How Not to Use Service Fabric Default Services

Pam Lahoud

This post on avoiding the use of Default Services in your Service Fabric application comes to us from Premier Developer consultant Larry Wall and Application Development Manager Danny Kolke.

Service Fabric is an ideal platform for microservices making it easy to package, deploy, and scale. As a developer, there are a lot of solutions that you don’t have to code – Service Fabric just does them for you. Plus, Service Fabric is also pretty easy to try out considering its complexity. Using the Web Platform installer to get Service Fabric, reboot and open up Visual Studio and within minutes you can create and deploy some great default projects and just build from there. But when it’s time to actually start upgrading your application and scaling your application, you may start noticing some issues. Especially if you modify the ApplicationManifest.xml for <DefaultSevices> and attempt an upgrade. Something happens, or rather nothing happens, it may look like your upgrade will take a very long time and may seemingly never complete.

The idea behind Default Services is that whenever you deploy an application package, the services you see in Default Services will automatically get started during deployment. Default Services settings in your application are there to help you get started and once you are ready for prime time, that’s not the best way to manage your solution at scale. The recommendation instead is to use PowerShell to create your initial services after a clean deploy.

Why again did they put this default stuff in there if you are not supposed to use it? That’s what I asked, but if you really think about this and what would make for best practice in the cloud, it makes a lot of sense. I like to think about it this way:

Default Services == Quick Start

PowerShell == Scale

Using PowerShell to scale your application instead of a text file makes a lot of sense, but it’s not just that. If you continue to use Default Services to scale your application, it will teach you and your organization the “wrong model” for the cloud in several ways:

  1. It confuses service instance information with app type information
  2. It makes you think that app type/version upgrades are the way to change service instance parameters (and they are not)
  3. It makes you think that service instance information is maintained in the application type definition (since that’s where they get introduced to it)
  4. It doesn’t teach your organization the APIs that they will need to do most real work (new/update)
  5. Using Default Services doesn’t teach people that the set of services and their properties (as well as the set of applications and their properties) are dynamic and that services and app can be created and modified on the fly.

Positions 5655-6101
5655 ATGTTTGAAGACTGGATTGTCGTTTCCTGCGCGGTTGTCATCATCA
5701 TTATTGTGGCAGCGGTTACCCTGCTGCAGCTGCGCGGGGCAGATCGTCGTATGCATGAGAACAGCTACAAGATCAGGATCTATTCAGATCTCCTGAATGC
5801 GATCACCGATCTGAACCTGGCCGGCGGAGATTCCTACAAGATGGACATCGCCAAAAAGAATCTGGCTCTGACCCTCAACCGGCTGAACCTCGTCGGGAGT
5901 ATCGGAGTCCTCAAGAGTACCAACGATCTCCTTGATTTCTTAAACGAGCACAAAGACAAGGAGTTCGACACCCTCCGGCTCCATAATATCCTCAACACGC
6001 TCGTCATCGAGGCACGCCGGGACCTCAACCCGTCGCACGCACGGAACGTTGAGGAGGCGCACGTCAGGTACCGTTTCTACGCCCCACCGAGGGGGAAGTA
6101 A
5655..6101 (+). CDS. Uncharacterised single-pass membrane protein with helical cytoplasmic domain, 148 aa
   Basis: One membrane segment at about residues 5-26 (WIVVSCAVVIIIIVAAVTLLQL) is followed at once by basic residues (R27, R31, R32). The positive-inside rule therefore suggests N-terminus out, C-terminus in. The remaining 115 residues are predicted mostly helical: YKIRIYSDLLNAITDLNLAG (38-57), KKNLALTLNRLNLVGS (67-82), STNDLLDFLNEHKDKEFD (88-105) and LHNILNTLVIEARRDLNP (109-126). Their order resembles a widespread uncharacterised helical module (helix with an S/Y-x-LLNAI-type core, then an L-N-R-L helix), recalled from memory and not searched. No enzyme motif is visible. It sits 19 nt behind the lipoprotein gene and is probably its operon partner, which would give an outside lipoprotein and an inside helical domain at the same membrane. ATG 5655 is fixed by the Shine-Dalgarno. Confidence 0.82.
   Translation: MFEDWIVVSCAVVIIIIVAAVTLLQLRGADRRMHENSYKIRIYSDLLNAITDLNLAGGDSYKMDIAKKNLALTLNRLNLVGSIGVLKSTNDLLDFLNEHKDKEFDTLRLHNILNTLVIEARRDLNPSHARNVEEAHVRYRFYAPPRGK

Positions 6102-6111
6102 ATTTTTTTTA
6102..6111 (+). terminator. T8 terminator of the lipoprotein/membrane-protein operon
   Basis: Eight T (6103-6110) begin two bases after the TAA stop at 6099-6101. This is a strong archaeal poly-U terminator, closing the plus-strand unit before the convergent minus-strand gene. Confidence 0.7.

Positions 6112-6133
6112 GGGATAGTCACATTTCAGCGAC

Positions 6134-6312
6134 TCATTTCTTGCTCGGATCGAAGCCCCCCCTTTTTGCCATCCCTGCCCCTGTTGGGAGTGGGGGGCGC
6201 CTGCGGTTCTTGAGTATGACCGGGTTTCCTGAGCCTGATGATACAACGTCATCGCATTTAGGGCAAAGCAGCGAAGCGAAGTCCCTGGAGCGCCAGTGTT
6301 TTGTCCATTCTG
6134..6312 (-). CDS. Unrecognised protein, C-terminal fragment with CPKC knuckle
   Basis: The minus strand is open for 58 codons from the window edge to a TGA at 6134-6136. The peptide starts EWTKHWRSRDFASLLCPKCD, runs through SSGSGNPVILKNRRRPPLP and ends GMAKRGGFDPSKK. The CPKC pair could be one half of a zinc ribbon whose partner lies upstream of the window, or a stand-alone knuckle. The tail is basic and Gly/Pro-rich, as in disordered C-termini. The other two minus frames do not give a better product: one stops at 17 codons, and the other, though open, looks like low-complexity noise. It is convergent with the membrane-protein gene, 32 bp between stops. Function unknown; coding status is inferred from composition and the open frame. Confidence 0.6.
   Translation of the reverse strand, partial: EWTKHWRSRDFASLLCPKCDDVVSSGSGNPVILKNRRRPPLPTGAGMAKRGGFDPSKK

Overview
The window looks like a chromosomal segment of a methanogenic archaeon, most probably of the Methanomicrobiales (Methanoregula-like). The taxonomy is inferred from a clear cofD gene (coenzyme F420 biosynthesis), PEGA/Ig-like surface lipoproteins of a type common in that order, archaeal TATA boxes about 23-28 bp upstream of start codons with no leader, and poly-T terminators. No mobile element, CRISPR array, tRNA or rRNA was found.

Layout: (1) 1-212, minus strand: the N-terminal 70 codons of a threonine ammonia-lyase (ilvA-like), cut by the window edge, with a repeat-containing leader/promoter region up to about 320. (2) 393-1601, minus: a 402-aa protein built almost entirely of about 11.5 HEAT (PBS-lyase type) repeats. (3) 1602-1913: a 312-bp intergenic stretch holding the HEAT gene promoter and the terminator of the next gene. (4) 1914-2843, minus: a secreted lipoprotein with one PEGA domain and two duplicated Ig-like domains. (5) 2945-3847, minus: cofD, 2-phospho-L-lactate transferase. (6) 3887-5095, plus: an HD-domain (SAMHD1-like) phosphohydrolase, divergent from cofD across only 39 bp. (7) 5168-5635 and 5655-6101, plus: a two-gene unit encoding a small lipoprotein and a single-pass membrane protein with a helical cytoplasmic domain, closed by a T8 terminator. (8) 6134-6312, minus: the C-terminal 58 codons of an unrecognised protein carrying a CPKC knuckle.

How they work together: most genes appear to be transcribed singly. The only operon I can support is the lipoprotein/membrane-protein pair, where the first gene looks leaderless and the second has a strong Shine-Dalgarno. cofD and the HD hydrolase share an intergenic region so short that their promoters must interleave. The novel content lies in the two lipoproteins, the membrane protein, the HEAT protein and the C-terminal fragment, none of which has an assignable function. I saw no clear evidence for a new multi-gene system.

The product group introduced us to an example on GitHub that does not use Default Services here:

It is quite complex so Larry trimmed down the functionality in another app to illustrate solving the Default Services, or rather, not Default Services with this demo app here:

Some things to note:

  1. If you open up ApplicationManifest.xml, you will see no <DefaultServices> section, which means that you need another way to start the services.
  2. The ApplicationManifest.xml is updated but nothing else in the app itself is touched.
  3. There are a couple of PS scripts under the JobCreatorDemo-NDS\Scripts folder for you to check out:
    1. ApplicationPackageUpgrade.ps1 – this allows you to take an updated application package (config, code etc.) and update the version of the application that you have in your cluster. In this example file, the only thing that has changed is the ApplicationManifest.xml file. You could, however, update services or anything within the application and deploy it. You will find a sub-directory under the .\Scripts directory that contains the updated ApplicationManifest.xml. You would need to change the parameter names in the code to match your own app, or pass in parameters.
    2. Cleanup.ps1 – This script will clean up applications that have been installed in your cluster.
    3. ConfigParamUpgrade.ps1 – This script can be used to update parameters that exist inside the ApplicationManifest.xml file.
    4. Deployment.ps1 – This is the primary script to do the application deployment. You would need to change the application names and other parameters prior to running this.

To deploy using this method, just change the appropriate parameter values in Deploy.ps1, right-click on it in Visual Studio and select ‘Execute as Script’. I like to run it in PowerShell ISE just to see how it works, but when you get it working, that’s the fastest way to test from Visual Studio.

The only challenge with this model is debugging locally. If you keep the <DefaultServices> way of doing things, you can just put a breakpoint in your code and hit F5 and hit your breakpoint, but using no default services, you are instead going to have to attach the Visual Studio debugger to the process that’s running. For example if you were running the JobCreatorDemo on your local cluster, you would see both WorkService.exe and WebService.exe running that you can attach to.


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